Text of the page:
Not every day is going to be warm and welcoming, and you won’t have all the motivation every time. However, that release of tension and little bit of neuro receptor simulation lies just on the other side of doing it. Those days you just aren’t feeling it, the only thing you need to expect of yourself is a scant few minutes of the day to Do It.
Taking that first step gives you momentum you otherwise wouldn’t have. It circulates your fluids and gives your brain a fresh dose of oxygen to clear up. It alleviates the stiff, zombie like feeling your body gets after sleeping too long. Immediately after starting out, no matter how far or long you go, you can say you did it.
To be sure, having checked one item off your daily to-do list before breakfast is a great way to kindle motivation. I do think that another part of it is that you ultimately took that time for yourself, to do something healthy and beneficial for you. Having a fitness tracker has been nice in the sense that there is data to visually verify progress. Instead of letting that German Chocolate cake pile its guilt on you, look at how many miles you’ve put in this week. Maybe you just don’t feel like pounding miles of pavement, but if you run a few sprints, you can at least give yourself 15 minutes of getting your speed up.
So, it’s a silver lining thought pattern here. Usually, I would utilize such in a situation of reflecting on something that has already happened. However, I think the key is to minimize the threat of the task at hand. Everything seems more difficult if you generally feel less than highly ambitious. You have to bootstrap your body into that mode. Step outside, and tell yourself that you are going to keep going for however long you can because you know that on the other side of your activity, your day will be better for it.
Most systems with an input and output require some kind of priming. That is to say that you can’t just dump input material at full throttle and expect the system to process it. Your body requires a startup process before it can turn all the food input into physical and mental output. Just like a pump requires water in the impeller, a combustion engine needs mechanical turning over, and a computer must execute a booting process, your body must be made ready to perform.
Your body is a complex system of ongoing electrical and chemical reactions. Food and nutrition go in, hopefully your body properly processes it, and you are able to function. However, there are an overwhelming number of other inputs that affect your functioning. We know that circadian rhythms create very strong chemical reactions in our body, and not every body reacts exactly the same. We know that the amount of and spectrum of the light we receive affects our system. Completion of 90 minute sleep cycles, ambient temperature, ambient noises or sounds, amount of and quality of interaction with others, the list goes on and on. Our bodies and minds are bombarded with stimuli all our conscious day long and each one causes a unique electrical chemical reaction in your body. Furthermore, humans are given the gift and curse of meta cognition, yet another stimulus, but internal to the system rather than external.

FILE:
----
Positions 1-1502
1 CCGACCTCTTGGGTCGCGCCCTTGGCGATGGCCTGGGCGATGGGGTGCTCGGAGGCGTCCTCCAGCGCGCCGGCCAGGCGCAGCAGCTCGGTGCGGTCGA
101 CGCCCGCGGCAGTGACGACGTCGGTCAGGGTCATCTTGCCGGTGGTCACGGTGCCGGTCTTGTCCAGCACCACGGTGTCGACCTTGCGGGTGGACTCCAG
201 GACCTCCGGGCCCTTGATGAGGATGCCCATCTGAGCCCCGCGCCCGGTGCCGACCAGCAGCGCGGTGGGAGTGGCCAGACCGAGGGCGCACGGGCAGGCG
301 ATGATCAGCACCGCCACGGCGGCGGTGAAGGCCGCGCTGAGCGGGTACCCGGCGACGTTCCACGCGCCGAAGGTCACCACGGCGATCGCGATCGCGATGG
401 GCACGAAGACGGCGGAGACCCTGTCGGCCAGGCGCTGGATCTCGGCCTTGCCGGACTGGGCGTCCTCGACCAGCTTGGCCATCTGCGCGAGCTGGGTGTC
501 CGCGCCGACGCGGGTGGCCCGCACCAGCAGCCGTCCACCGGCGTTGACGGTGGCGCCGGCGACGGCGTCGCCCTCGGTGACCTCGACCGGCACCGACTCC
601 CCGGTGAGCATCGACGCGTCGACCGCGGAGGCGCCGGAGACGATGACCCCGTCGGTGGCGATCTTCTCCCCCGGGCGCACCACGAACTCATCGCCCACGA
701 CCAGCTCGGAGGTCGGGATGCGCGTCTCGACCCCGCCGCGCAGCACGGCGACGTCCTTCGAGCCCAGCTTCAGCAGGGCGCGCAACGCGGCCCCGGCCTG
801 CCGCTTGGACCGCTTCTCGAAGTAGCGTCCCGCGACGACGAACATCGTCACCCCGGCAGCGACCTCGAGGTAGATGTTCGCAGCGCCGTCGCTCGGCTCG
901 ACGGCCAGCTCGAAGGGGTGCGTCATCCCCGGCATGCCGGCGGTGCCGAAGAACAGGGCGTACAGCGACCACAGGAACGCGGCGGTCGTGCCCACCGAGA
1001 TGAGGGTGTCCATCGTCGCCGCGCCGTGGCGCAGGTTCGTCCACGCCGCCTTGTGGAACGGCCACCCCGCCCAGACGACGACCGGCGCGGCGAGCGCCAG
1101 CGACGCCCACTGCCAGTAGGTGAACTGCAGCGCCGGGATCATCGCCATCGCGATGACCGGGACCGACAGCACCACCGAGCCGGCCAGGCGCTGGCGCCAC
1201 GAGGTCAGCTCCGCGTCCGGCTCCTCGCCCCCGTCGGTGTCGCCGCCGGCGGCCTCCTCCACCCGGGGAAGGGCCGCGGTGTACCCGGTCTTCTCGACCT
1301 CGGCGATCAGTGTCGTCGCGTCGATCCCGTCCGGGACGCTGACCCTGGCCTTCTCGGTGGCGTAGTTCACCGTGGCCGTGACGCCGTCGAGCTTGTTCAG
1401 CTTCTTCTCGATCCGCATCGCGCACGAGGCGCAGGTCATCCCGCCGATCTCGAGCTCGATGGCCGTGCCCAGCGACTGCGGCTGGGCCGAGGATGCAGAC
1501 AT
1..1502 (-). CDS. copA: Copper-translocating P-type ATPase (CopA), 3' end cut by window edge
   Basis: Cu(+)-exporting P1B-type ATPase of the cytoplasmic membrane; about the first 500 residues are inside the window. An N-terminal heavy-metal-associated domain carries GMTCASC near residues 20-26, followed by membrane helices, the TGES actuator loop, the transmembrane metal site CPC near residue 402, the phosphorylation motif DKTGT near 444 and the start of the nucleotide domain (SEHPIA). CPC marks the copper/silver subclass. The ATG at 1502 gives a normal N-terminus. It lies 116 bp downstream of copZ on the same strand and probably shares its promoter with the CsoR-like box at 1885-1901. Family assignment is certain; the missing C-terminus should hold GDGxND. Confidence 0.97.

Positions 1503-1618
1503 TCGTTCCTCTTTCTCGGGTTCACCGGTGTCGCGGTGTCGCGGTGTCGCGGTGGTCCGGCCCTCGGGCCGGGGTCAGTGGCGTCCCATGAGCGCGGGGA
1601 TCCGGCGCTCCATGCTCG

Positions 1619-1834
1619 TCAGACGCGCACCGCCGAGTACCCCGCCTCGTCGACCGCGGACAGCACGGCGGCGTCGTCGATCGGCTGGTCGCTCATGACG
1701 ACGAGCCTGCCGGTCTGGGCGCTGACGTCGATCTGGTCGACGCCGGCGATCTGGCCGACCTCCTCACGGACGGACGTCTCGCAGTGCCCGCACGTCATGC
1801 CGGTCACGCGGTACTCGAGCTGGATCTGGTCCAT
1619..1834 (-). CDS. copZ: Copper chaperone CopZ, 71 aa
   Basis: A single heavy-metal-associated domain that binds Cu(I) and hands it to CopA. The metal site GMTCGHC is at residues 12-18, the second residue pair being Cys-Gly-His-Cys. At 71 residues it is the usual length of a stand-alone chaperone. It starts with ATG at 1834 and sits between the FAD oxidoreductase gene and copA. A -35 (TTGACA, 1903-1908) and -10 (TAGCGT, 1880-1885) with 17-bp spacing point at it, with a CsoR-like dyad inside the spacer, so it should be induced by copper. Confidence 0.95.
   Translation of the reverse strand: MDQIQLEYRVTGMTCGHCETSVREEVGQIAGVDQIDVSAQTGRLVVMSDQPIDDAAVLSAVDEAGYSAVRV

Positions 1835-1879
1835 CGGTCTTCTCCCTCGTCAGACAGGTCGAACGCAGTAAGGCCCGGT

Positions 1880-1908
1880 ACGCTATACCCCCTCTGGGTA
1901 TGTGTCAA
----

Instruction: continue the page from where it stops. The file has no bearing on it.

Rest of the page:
Thinking about thinking and thinking about feeling. It’s a marginally stable feedback mechanism at best and it primarily controls all of our final output. There is no way to maintain a high rate of ‘productivity’ for any length of time without healthy thought patterns. Dare I say, there is no way to maintain physical health for any length of time without the same.
The phrase for this post is physical-hormonal-mental throughput, but I guess it would be more to the point to call it a well-being triangle. Each aspect has a profound effect on the others. It is difficult indeed to try to directly control or otherwise override the hormonal signals, which leaves only our mind and body to work with. As stated near the beginning, we can’t even always control our thoughts. We get stuck in a negative feedback loop of “why bother?”
Generally speaking, you always have control of your body. As such, you always have a way to trigger positive feedback via exercise. Unlike any chemical concoction you might want to Alice in Wonderland down your throat to gratify your choice of hormone receptors, exercise is a whole grain option that gives you the satisfying high along with a boost in immunity, removal of toxins, and a readiness for less than welcome stimuli in your day. The only real negative side effects are possible injury and increased caloric needs. Maybe not the latter so much, just for those of us with already hollow legs.
So go get some fitness! No matter what the rest of the day brings, you’ve at least done that much, and it’s the best thing you can do for yourself.